Lesnar said he soon became concerned with the care he was receiving.

    "Probably the lowest moment was getting care from Canada," he said. "I hate to bash them, but "¦ not to get on the political side of things, but our healthcare system is a little radical, but listen, we've got the best doctors in the world here. Our system does need some restructuring, but I don't believe a total reform is the answer.

    "They couldn't do nothing for me,"Â Lesnar continued. "It was like I was in a third-world country. I just looked at my wife and she saved my life and I had to get out of here. I'm just stating the facts here, and that's the facts. I love Canada. I own property in Canada, but if I had to choose between getting care in Canada or the United States, I'd definitely want to be in the United States."Â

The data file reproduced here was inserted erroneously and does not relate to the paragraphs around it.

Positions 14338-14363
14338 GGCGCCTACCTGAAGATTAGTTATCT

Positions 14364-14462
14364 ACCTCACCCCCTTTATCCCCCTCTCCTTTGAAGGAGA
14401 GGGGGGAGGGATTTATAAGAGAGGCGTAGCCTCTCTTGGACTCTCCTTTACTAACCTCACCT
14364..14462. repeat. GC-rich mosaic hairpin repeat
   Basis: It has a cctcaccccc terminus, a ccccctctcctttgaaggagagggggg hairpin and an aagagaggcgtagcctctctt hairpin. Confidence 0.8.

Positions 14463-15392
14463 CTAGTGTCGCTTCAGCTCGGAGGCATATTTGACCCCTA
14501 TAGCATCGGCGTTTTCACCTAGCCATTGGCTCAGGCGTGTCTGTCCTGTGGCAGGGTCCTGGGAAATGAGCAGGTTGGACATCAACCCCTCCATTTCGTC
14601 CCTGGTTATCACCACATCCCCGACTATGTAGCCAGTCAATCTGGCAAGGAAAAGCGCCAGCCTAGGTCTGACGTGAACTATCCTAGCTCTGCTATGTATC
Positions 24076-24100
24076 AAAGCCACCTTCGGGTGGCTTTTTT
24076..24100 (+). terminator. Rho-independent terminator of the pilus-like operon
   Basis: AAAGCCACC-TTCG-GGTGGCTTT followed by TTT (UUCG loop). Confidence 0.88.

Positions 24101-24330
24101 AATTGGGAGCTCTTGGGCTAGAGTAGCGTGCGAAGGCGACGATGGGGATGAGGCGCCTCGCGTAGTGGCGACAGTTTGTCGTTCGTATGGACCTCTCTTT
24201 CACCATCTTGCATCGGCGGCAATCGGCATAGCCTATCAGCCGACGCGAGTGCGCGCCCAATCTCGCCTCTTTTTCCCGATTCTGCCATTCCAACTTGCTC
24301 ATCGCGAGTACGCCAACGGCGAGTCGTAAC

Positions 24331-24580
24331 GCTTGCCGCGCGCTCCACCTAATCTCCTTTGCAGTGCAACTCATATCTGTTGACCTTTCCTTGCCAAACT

Lesnar wouldn't reveal the name of the Canadian medical center where he received his initial care, but he said that machinery at the facility wasn't working when the staff needed it.

    "I wasn't at the right facility, and it makes sense for me to say that,"Â Lesnar explained. "I knew that I had to get out of there. My wife saved my life. She got me out of there and drove a hundred miles an hour to get me to Bismarck, North Dakota, to Medcenter One, got me with Dr. Berger and his staff at Medcenter One, and that doctor there saved my career and my life."Â

    During the 100-mile-an-hour car ride with his wife at the wheel, Lesnar said he was in "excruciating"Â pain.

    "That's when I made the phone call to Dana, cursing him out and telling him to send the jet for me,"Â Lesnar laughed.